Chenard-Walcker, also known as Chenard & Walcker and Chenard et Walcker was a French automobile manufacturer, from 1900 to 1946. The factory was at first in Asnières-sur-Seine moving to Gennevilliers in 1906.
Ernest Chenard (1861–1922) was a railway engineer and maker of bicycles with a factory in Asnières-sur-Seine. He joined with mining engineer Henri Walcker (1877–1912) in 1898 to make motor tricycles. They formally founded Chenard, Walcker et Compagnie in 1900 with Chenard in charge of design and Walcker sales and finance. In the same year made their first four-wheel car. This had a two-cylinder, 1,160 cc (71 cu in) engine of their own design which drove the rear wheels through a four-speed gearbox and an unusual transmission system. From the gearbox there were two drive shafts, one to each rear hub, with the hubs driven by gear teeth cut on the inside. The car was shown at the 1901 Paris Salon.
In March 1906 the company went public and became the Société Anonyme des Anciens Étabissements Chenard et Walcker and moved to a new factory at Gennevilliers in 1908. The new name has caused confusion over the years as to whether the cars should be called Chenard-Walcker or Chenard et Walcker, both names seem to have been used. Annual production steadily increased with a major market being the supply of taxis especially in Paris. In 1910 they made over 1500 cars making them the 9th largest maker in France. A six-cylinder car of 4.5-litre (270 cu in) joined the line up in 1913 and at the outbreak of war in 1914 the model range consisted of the six-cylinder and fours of 2.0-litre (120 cu in), 2.6-litre (160 cu in) and 3-litre (180 cu in) capacities.
With peace, only production of the six-cylinder, now called the Model UU, was resumed but in 1920 a brand new 2,648 cc (161.6 cu in) four, the 12CV, was added. FAR commercial vehicles were also made. Following the death of Ernest Chenard in 1922, his son Lucien Chenard (1896–1971) took over.
The 3-litre car of 1922, designed by Henri Toutée (1884–1943) who had been with the company since 1906, with overhead camshaft engine was the winner of the very first Le Mans 24 Hours Race, in 1923 driven by René Léonard and André Lagache, both engineers employed by Chenard et Walcker. A 2-litre version, the 10/12 was subsequently sold to the public.
In 1925 Chenard et Walcker was the fourth largest car maker in France. They went into partnership with Delahaye in 1927 sharing designs and components, an arrangement that lasted until 1931. Unic were also offered a place in the new consortium but declined the offer.
Front independent suspension was introduced on some 1934 models and also front-wheel drive using Grégoire designs on the Super Aigle models but this was not a great success as it was launched at the same time as the Citroën Traction Avant but was considerably more expensive. In the same year the Aigle 8 with V-8 engine was launched.
The company had never had sufficient capital to modernise and the cars remained largely hand built leaving them unable to compete on price. As a result they went bankrupt in 1936 and were taken over by body maker Chausson and the 1938 models shared bodies with Matford, distinguishable only by the radiator grilles and were powered by Citroën or Ford V-8 engines. There were plans to rejuvenate (again) the appearance of the big Chenard & Walcker "Aigle 22CV" model for 1939, giving it a raked grille, but this came to nothing and car production finally ceased in 1939 or 1940. In April 1940 an advertisement for the company's Matford based passenger cars appeared in the French language version of a leading Swiss based motor magazine, but by this time the company appears to have been finishing up existing stocks of new cars rather than building more.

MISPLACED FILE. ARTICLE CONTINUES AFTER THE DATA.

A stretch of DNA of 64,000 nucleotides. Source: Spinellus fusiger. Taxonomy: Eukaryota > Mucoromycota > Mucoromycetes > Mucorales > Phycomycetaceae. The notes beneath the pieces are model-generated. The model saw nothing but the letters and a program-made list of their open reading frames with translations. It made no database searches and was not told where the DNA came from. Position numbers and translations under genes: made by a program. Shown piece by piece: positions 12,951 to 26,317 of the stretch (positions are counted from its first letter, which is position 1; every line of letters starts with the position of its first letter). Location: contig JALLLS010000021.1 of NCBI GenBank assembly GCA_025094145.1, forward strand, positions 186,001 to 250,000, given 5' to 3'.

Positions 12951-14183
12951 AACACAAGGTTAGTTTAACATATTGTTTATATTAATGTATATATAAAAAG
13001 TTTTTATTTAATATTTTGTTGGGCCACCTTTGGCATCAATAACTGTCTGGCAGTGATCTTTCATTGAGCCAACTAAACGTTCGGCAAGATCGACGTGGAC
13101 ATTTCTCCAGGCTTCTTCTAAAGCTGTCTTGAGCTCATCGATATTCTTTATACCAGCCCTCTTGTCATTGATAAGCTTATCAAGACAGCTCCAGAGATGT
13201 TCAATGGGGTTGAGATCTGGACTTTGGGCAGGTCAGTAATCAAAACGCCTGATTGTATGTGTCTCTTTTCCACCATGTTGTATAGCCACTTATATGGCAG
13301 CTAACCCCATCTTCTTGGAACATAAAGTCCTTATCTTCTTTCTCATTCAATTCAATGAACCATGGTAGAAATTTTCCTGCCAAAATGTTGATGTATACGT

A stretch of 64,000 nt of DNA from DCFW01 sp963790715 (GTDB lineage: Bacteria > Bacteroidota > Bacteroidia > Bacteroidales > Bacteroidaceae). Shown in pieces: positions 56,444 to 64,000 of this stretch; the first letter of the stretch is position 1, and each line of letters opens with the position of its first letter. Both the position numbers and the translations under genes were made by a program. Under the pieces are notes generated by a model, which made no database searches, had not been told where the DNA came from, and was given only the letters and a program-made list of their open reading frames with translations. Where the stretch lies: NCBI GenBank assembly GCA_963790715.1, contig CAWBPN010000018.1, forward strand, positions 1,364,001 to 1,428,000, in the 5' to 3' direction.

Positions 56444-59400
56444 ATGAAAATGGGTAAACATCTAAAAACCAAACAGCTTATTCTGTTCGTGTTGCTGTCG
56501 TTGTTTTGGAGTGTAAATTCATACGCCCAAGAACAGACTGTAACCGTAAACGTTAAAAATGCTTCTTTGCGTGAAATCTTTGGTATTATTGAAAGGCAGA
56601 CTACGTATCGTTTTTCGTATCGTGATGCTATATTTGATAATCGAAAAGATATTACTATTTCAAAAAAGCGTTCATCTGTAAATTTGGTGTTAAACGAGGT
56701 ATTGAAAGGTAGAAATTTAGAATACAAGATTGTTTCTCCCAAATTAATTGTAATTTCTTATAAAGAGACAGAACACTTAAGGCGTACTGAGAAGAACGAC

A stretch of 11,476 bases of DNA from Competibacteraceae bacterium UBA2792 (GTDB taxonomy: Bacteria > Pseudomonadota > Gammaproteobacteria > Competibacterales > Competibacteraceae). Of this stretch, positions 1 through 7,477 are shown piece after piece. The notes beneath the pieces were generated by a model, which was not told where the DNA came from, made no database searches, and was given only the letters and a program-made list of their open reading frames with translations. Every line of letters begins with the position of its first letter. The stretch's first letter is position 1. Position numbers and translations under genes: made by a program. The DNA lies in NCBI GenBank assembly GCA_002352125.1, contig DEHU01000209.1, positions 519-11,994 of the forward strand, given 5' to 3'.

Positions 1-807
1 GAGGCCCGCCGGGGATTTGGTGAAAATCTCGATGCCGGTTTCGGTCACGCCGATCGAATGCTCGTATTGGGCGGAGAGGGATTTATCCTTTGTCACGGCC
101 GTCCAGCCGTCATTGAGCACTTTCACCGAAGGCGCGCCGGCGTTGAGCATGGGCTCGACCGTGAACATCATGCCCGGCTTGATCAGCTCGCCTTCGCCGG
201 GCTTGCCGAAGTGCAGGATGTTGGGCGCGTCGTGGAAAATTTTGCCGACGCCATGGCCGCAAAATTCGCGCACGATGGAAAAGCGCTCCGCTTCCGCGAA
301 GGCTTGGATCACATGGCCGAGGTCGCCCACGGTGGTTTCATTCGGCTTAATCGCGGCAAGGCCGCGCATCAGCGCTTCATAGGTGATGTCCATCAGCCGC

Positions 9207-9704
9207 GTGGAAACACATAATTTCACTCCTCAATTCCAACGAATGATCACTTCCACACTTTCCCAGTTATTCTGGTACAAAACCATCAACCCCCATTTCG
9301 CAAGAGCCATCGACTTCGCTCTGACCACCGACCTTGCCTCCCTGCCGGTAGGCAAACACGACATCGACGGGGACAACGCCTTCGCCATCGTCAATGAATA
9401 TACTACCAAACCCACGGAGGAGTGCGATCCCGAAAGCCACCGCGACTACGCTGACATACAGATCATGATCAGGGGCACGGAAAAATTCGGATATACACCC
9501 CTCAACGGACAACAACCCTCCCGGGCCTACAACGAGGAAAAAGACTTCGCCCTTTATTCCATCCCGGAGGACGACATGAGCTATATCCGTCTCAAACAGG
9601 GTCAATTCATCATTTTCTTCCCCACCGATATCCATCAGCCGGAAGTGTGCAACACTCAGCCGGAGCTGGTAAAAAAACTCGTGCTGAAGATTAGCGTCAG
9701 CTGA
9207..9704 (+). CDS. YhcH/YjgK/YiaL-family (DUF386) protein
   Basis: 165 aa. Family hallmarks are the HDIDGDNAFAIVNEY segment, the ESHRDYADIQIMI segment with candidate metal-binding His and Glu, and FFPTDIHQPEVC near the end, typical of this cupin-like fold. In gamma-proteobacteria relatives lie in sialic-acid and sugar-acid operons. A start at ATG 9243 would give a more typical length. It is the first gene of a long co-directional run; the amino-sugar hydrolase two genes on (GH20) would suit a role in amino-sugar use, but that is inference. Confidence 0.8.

The war years 
In September 1939 France declared war on Germany and in June 1940 the German army rapidly invaded and occupied Northern France. The war years were characterised by a desperate shortage of raw materials for civilian industry and of petrol. In 1940 Chenard & Walcker presented the prototype for a light van based ambulance intended for the army, and this vehicle turned out to be the first in a long line of forward control light vans. By 1941 the van was listed for civilian use, powered by a compact 720 cc (44 cu in) two-stroke water-cooled engine which occupied a central position between the driver's right leg and the left leg of his passenger. Power output was in the region of 20 hp (15 kW) which seems to have been barely compatible with the stated 1,500 kg (3,300 lb) of carrying capacity. By 1942 fuel for civilian use had become virtually unobtainable and an electric-powered version of the little van was offered by a company called Sovel. Although the success of the little van was not sufficient to ensure the manufacturer a long-term future in vehicle production, the van itself endured, and shortly after Chausson (the company which by now had acquired Chenard & Walcker) itself fell into the hands of Peugeot, the van acquired the engine from the Peugeot 202. A few years later, in 1950, it was rebranded as the Peugeot D3 van. The last ones to carry the Chenard name were made in 1950.
Major models 
- 14/16 1905
- Type M 1907
- Type N 1907
- Type P 1910
- Type U 15CV 1913
- Type UU 1919
- Type U 12CV 1920
- Type TT 1922
- 3-litre 1922
- 10/15CV 1924
- 12/25CV 1924
- 22CV Straight 8 1924
- 14CV 1929
- Y6 1929
- 8CV 1931
- Super Aigle 4 1934
- Aiglon 1934
- Aigle 4S 1934
- Aigle 8 1934
- Aigle 20 1938
- Aigle 22 1938
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- G.N. Georgano, N. (2000). Beaulieu Encyclopedia of the Automobile. London: HMSO. ISBN 1-57958-293-1.
- "The Rise and Fall of Chenard-Walcker", The Automobile. November 1996
- "Automobilia". Toutes les voitures françaises 1940 - 46 (les années sans salon) (Paris: Histoire & collections). Nr. 26: Page 21. 2003.